I came across a Twitter post the other day, yesterday to be precise, and it made me think. The word ‘said’ can be overused in writing, so I try to use other ways to indicate who is speaking. Placing an action before or after dialogue is an easy way to avoid a repetitive dialogue tag.
Martin shook his head. “That doesn’t seem right.”
There are a lot of good words on that list, but I’ll have to disagree that all of them are a direct substitute for the word “said.” Oh, you want examples? Oh, I have examples.
- We walked along the moonlit forest path, hand in hand. “This is a lovely first date,” I yelled. We have not had another.
- “A moving tribute to the deceased,” the priest laughed. The congregation was appalled.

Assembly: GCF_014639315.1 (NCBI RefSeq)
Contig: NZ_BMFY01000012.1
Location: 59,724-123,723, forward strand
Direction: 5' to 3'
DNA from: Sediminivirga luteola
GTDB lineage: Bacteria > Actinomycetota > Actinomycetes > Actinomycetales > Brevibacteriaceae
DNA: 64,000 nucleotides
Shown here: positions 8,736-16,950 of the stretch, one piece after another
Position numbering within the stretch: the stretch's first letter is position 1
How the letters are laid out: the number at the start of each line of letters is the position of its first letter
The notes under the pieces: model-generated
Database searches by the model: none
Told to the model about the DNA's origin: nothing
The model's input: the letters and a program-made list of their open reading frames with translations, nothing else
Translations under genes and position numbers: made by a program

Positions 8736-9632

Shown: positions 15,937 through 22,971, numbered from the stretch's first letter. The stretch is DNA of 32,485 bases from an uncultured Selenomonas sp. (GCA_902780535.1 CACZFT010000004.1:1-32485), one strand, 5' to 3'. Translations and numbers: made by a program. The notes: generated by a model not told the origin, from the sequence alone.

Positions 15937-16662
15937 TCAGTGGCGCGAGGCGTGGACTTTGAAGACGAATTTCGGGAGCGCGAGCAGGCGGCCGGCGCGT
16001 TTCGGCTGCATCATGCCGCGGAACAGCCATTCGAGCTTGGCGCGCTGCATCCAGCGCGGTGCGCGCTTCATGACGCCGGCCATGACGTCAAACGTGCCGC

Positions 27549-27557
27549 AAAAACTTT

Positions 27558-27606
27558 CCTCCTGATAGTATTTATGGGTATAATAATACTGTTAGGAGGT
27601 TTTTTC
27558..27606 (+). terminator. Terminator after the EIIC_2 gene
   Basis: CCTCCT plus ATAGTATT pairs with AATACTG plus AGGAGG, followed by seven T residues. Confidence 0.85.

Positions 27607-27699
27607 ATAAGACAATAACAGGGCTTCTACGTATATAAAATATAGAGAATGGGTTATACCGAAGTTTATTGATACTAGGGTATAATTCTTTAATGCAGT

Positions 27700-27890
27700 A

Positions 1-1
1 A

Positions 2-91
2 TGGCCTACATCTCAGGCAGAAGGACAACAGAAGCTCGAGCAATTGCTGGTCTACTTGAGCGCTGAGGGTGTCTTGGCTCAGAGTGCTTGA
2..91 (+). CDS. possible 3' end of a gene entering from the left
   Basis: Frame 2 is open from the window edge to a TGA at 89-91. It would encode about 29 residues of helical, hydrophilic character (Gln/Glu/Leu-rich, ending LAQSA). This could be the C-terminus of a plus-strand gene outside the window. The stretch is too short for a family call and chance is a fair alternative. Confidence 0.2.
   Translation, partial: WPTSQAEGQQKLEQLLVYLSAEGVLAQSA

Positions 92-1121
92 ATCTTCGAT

- She put down the fork and pushed back in her chair. “I’m full,” she asked.
- In a flawless speaking voice, he stammered, “And that my friends, is a rap.”
- “It’s a typical, He cried/She chuckled, situation.”
“I don’t know what that means,” I chattered.
“I’m just giving you examples,” he wailed.
“Whoa, no need for that,” I whispered.
He quoted, “Please speak up.”
- You get the drift … moving on.
And just for fun:
Leon Stevens is a multi-genre author, composer, guitarist, songwriter, and an artist, with a Bachelor of Music and Education. He published his first book of poetry, Lines by Leon: Poems, Prose, and Pictures in January 2020, followed by a book of original classical guitar compositions, Journeys, and a short story collection of science fiction/post-apocalyptic tales called The Knot at the End of the Rope and Other Short Stories. His newest publications are the novella trilogy, The View from Here, which is a continuation of one of his short stories, and a new collection of poetry titled, A Wonder of Words.
My new book page: http://books.linesbyleon.com/
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